In 2008 roughly 37,000 non-U.S. citizens were serving in the U.S. Armed Forces according to U.S. Congressional statistics. (See American Forces Press Service news article here.) If you are a lawful resident and convicted of a crime under the Uniform Code of Military Justice not only may you be subjected to deportation, but if deported and you apply for a presidential pardon your application won't be processed. Conversely, if you are an American citizen and you've been convicted by a court-martial you may want to apply for a pardon before you move abroad otherwise it also won't be processed.

29 March 2009

Ex-servicemembers deserve redress: Congress should repeal Title 10 United States Code § 1552(f)

By Norbert Basil MacLean III
Equal Justice for Troops blog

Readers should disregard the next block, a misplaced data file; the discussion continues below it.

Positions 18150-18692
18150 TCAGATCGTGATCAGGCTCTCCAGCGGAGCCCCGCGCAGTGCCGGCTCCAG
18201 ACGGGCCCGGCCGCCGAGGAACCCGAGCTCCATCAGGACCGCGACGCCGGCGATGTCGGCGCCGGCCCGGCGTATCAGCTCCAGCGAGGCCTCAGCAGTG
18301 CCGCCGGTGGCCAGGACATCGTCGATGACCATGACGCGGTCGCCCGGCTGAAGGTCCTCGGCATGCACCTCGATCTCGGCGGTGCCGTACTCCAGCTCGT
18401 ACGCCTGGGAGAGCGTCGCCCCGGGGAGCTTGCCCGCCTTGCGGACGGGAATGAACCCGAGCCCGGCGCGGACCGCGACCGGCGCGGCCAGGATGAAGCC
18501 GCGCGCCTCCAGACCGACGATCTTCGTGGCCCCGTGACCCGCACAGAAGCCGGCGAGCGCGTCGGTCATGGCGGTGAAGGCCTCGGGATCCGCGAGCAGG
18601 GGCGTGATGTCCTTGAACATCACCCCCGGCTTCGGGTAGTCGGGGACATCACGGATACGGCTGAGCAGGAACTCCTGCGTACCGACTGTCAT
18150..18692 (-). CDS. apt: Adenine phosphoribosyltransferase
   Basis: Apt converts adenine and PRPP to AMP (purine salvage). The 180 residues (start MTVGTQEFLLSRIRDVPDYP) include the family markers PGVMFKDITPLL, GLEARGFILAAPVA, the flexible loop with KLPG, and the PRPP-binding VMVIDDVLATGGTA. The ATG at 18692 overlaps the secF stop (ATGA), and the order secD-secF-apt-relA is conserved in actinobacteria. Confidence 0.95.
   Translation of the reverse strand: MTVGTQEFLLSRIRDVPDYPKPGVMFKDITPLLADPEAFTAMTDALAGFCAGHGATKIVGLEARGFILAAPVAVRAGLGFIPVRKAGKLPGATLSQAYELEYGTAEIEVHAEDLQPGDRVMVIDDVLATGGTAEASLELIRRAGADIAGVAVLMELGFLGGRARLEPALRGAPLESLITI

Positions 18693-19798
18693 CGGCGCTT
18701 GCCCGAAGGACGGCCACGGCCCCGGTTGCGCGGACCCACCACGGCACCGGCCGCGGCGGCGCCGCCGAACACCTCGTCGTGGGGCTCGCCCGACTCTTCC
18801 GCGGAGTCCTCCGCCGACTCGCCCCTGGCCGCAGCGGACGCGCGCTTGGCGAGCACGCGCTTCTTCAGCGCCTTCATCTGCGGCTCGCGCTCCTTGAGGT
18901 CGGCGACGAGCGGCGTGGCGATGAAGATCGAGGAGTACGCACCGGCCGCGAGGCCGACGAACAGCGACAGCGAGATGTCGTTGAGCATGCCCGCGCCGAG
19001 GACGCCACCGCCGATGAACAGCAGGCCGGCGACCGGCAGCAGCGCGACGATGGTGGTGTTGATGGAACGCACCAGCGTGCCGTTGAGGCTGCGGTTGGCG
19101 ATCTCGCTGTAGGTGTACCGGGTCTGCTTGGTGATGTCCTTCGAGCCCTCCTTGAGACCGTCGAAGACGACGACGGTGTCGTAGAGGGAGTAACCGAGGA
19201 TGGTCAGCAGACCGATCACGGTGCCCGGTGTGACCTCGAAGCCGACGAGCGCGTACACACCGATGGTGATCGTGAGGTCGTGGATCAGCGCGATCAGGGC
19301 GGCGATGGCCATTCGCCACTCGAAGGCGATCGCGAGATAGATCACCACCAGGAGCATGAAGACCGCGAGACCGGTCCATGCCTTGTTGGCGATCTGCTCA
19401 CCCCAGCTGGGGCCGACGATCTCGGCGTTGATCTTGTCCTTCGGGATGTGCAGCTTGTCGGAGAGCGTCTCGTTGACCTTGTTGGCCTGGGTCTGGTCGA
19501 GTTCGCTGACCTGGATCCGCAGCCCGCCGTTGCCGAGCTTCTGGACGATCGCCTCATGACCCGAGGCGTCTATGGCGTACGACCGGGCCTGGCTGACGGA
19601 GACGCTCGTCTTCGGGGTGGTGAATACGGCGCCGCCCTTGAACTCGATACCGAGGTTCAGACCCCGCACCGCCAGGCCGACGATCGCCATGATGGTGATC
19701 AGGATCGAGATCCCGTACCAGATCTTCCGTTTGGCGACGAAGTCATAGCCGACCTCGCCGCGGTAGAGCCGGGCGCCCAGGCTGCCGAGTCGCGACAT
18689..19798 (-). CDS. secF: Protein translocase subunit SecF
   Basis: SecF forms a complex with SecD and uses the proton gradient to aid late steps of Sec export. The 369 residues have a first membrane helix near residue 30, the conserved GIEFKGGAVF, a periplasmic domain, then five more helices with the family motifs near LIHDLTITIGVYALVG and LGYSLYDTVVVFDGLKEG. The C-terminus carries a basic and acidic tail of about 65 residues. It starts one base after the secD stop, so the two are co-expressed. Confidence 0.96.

Last week the Supreme Court heard argument in United States v. Denedo. The nation's highest military court, the Court of Appeals for the Armed Forces ("CAAF"), in a 3-2 decision had remanded Denedo's case to a lower military court for fact finding. Denedo, a lawful permanent resident, had claimed ineffective assistance of counsel after his attorney failed to properly advise him that he may be deported if he pled guilty at a court-martial. In 2006, eight years after Denedo's court-martial, out of the blue, the government sought to deport Denedo solely based upon the 1998 court-martial conviction. In 1998, Denedo didn't know that his attorney was an alcoholic. The CAAF majority found that the military courts had jurisdiction under the All Writs Act. The government appealed to the high court, and certiorari was granted. The government argues that because Denedo's case is final under the Uniform Code of Military Justice ("UCMJ") the military courts don't have jurisdiction to correct an alleged fundamental error - ineffective assistance of counsel. The government also noted that Denedo has no other remedy in law other than maybe a Presidential pardon.